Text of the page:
In the mid-2000's the group merged with Al-Qaeda in Iraq and other local terrorist organizations and formed the Islamic State of Iraq (ISI). The group pledged allegiance to Osama Bin Ladin's Al-Qaeda officially in a letter sent in October 2004, and were rebranded as Al-Qaeda in Iraq (AQI). AQI was a focused and coordinated organization, carrying out complex suicide attacks and abducting multiple people including two U.S. soldiers whom they tortured and beheaded on video.

The AQI raised funds by taxing people they terrorized, robbing banks, abductions and ransoms, stealing trucks, and various other methods. They attempted many high-profile attacks and assassinations and gained notoriety as a ruthless terror force. In 2006, the group merged with other small local terror organizations and formed the Mujahadeen Shura Council.

The formation of the Mujahadeen Shura Council was a calculated move by Zarqawi to distance himself from Al-Qaeda, but Zarqawi was killed in June 2006 shortly after the Council was formed. His death allowed for the group to change directions once again, this time with the support of the other organizations involved in the Mujahadeen Shura Council. After Zarqawi's death the Mujahadeen Shura Council took an Arab oath of allegiance with even more local terror groups and tribal leaders, and, in October 2006, the group announced that the Islamic State in Iraq (ISI) had been established.

The ISI brought the Southern Baghdad neighborhood of Dora under their control from 2006-2007, harassing and imposing a jizya tax on the citizens that they could not afford. By November 2007, ISI fighters had been beaten back from the Dora neighborhood by U.S. forces. 

In June 2007, open gun battles raged on the streets of Iraq between members of ISI who were foreign influenced Jihadists and those who were nationally born Sunni Muslims. The Sunni tribes and insurgents battled for weeks before the violence came to a halt, but not before it significantly weakened ISI to the point where their spokespeople described ISI as being in a state of crisis.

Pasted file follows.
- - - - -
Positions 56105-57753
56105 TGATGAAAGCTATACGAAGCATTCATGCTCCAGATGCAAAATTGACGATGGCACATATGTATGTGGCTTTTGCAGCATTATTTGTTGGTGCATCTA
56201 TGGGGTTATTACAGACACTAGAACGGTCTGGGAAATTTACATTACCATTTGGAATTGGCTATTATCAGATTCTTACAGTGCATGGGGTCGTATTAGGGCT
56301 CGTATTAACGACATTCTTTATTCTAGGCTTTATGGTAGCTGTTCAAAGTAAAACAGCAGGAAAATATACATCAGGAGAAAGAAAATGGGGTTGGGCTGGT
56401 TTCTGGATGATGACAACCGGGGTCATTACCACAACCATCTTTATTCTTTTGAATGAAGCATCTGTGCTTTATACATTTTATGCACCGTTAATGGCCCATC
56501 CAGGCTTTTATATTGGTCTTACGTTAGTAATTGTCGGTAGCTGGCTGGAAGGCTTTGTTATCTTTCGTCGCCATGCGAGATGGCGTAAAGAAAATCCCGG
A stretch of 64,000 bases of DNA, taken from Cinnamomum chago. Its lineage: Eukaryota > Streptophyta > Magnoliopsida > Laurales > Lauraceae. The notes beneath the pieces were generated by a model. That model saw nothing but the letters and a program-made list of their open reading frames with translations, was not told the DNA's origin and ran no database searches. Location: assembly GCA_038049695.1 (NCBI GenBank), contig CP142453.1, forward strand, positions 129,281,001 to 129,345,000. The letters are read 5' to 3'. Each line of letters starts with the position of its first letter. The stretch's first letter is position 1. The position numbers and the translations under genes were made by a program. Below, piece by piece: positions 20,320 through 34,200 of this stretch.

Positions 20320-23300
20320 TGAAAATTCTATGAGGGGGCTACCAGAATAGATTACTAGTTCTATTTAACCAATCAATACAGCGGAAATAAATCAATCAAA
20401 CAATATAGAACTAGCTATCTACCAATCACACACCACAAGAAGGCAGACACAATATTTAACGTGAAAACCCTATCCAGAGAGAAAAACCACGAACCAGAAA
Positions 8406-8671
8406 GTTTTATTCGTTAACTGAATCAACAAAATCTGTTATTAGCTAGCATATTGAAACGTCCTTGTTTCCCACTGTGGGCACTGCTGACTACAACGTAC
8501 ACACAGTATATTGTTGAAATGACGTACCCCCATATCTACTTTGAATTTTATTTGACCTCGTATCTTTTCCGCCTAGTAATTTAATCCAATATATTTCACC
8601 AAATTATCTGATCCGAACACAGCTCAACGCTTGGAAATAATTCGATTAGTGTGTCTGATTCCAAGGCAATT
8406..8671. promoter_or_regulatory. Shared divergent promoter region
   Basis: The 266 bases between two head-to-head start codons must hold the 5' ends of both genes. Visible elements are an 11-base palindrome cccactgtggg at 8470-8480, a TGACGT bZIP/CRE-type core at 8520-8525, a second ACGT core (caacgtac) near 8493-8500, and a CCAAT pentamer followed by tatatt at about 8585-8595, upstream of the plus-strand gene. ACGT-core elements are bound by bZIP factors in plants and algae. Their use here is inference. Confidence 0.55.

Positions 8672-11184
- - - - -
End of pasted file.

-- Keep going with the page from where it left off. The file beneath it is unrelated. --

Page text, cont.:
The United States began it’s withdrawal from Iraq in 2009, leaving the governance and security to the Iraqi military and police forces. ISI used this time to regroup and rethink their strategy as many moderate Iraqis had feared and, in mid to late 2009, there was a significant spike in terror activity including suicide bombings and other mass casualty attacks. After regaining their strength and engaging in fundraising activities ISI began a campaign targeted at toppling the Iraqi government. In late 2009 ISI attacked five government buildings in Baghdad, including the Ministry of Foreign Affairs and Finance, and the Ministry of Justice, killing 256 people total. As opposed to targeting Shia Muslims as they had in the past, this resurgence represented a shift in tactics, to targetting government buildings and general terrorism instead of inciting sectarian violence. General Ray Odierno, commander of U.S. forces in Iraq in 2009 stated that ISI has changed over the last two years and what once was dominated by foreign individuals has now become more and more dominated by Iraqi citizens. This change in membership caused this shift in tactics and policy of the terror organization (Reuters, November 18 2009).